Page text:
GEORGE ORWELL died in 1950. He had become famous with the publication of Animal Farm in 1945, and much more famous with the publication Nineteen Eighty-Four in 1949. But he was too ill to enjoy his fame, and he died of tuberculosis at the age of 46. Since then, he has grown steadily more and more famous, and after becoming a classic in his own life he has now become a name known by virtually everyone who reads at all. Almost all his books have been continually reprinted, and most of his shorter writings have also been conveniently reprinted in the four-volume Collected Essays, Journalism and Letters. Of all modern writers, in fact, he is one of the easiest to get hold of; he is also one of the easiest to get to grips with, for all his work has a style and structure which are so spare and simple and a personality and purpose which are so peculiar and powerful that introduction and explanation are virtually unnecessary. In a way, then, there is no need to read about Orwell at all, only to read Orwell; but this hasn’t stopped many people writing about him.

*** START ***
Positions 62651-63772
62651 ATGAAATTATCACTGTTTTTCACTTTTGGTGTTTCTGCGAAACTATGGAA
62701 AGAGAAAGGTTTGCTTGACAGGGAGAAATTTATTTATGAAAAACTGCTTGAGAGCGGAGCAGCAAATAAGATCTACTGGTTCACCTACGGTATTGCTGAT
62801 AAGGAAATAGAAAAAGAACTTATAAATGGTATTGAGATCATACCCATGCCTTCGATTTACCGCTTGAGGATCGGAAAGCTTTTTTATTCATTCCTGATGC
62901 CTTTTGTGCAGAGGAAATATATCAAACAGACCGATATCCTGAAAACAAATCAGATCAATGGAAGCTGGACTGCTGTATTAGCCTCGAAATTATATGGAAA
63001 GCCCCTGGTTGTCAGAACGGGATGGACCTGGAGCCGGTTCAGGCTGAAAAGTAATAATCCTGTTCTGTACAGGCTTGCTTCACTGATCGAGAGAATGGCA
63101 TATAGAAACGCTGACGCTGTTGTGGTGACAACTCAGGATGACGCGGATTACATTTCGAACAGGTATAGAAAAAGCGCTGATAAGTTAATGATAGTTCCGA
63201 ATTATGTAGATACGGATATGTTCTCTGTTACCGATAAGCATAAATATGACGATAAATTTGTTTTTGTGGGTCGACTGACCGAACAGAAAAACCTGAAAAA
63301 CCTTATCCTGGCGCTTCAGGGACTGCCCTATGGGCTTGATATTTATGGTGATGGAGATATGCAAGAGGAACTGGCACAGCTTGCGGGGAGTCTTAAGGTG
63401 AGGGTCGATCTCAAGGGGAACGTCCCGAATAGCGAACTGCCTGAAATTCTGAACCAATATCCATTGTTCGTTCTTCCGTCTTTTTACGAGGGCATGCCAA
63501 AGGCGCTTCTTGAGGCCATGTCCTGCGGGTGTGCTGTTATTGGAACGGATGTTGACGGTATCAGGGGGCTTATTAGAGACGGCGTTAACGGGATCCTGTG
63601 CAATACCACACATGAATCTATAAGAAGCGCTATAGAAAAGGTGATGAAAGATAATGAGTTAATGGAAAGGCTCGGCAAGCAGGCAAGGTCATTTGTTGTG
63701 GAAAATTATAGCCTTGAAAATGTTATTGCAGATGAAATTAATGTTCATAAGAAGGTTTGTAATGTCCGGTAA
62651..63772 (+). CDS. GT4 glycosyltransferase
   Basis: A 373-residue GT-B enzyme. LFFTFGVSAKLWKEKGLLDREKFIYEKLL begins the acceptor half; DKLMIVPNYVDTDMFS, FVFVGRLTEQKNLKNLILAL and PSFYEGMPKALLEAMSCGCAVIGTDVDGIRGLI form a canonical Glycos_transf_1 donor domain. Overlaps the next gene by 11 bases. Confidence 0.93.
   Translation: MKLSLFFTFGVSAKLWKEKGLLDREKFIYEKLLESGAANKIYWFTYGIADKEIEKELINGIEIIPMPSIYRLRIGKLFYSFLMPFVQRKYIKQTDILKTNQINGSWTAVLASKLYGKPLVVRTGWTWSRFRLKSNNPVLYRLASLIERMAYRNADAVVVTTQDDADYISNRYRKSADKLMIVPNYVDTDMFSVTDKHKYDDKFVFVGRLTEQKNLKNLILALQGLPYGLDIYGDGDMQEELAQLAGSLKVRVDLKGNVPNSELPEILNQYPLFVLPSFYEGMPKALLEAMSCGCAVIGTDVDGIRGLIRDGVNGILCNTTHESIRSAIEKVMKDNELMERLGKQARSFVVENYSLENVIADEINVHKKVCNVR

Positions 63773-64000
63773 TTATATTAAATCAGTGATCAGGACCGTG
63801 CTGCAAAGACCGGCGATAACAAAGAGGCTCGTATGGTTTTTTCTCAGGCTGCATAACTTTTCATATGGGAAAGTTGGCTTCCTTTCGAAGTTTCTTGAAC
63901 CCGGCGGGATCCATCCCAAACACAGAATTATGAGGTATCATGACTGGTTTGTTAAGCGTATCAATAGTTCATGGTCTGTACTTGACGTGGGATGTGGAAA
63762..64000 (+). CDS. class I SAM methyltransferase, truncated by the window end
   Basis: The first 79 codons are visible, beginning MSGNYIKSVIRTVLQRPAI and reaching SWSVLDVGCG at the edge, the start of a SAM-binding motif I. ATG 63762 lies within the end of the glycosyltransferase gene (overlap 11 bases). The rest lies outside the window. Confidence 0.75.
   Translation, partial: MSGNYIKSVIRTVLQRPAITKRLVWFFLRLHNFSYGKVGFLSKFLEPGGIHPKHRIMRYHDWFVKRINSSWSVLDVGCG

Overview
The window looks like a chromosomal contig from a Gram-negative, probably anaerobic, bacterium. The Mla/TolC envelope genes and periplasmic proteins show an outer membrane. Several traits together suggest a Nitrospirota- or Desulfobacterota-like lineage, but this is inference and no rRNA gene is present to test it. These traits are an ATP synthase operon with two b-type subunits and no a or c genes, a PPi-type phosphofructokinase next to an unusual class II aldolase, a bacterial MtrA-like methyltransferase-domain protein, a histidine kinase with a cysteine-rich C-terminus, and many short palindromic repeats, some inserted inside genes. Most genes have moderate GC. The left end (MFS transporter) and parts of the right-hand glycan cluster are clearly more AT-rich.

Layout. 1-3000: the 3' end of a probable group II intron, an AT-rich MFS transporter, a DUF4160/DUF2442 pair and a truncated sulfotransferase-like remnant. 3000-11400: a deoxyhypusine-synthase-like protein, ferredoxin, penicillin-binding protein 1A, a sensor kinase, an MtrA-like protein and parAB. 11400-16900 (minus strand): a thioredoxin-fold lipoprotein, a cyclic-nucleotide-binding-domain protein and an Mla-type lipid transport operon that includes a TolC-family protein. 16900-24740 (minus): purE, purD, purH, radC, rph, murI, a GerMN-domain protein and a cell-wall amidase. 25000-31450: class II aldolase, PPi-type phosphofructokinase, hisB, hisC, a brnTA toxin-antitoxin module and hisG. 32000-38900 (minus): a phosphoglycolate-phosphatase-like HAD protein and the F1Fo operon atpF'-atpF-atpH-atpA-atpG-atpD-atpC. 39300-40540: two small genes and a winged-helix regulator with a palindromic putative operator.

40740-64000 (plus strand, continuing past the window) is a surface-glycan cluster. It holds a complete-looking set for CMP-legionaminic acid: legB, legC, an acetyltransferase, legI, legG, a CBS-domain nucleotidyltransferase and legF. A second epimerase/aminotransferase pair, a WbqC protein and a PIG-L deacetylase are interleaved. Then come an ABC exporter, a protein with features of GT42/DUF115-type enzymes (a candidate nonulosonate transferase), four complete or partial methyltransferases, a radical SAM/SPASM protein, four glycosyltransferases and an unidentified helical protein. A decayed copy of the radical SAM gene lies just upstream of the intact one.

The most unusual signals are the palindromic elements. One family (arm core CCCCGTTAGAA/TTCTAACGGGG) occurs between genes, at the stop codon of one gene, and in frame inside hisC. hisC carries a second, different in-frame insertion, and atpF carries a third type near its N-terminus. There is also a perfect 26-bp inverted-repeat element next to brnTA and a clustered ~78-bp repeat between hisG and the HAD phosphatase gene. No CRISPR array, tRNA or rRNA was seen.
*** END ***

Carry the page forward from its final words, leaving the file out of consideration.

Article paru dans Workers Hammer, No 104, February 1989, p. 1-9
On 14 January, 1500 Muslim fanatics gathered in front of the town hall in Bradford, West Yorkshire and burnt copies of Salman Rushdie’s Satanic Verses. It grotesquely recalled the medieval Christian inquisition and book-burning orgies of Hitler’s stormtroopers. Confirming the controversial novel’s characterisation of the fundamentalist motto « Burn the books and trust the Book », the protesters accused Rushdie’s latest book of blasphemy. Leading them all was an unholy alliance of Bradford’s Council of Mosques and prominent Labour Party councillors, including ex-mayor Mohammed Ajeeb. One book-burner vowed, « Our next move will be to ensure the book is banned in the whole world. If he [Rushdie] comes here, I tell you he will be dead » (Independent, 21 January). Another demonstration in London two weeks later brought out large numbers of Muslims – reportedly overwhelmingly male – to protest the book. This frenzy of Islamic fundamentalism could provoke a wider racist backlash engulfing fundamentalist and secular minorities alike. Down with religious obscurantism! Let Satanic Verses be read!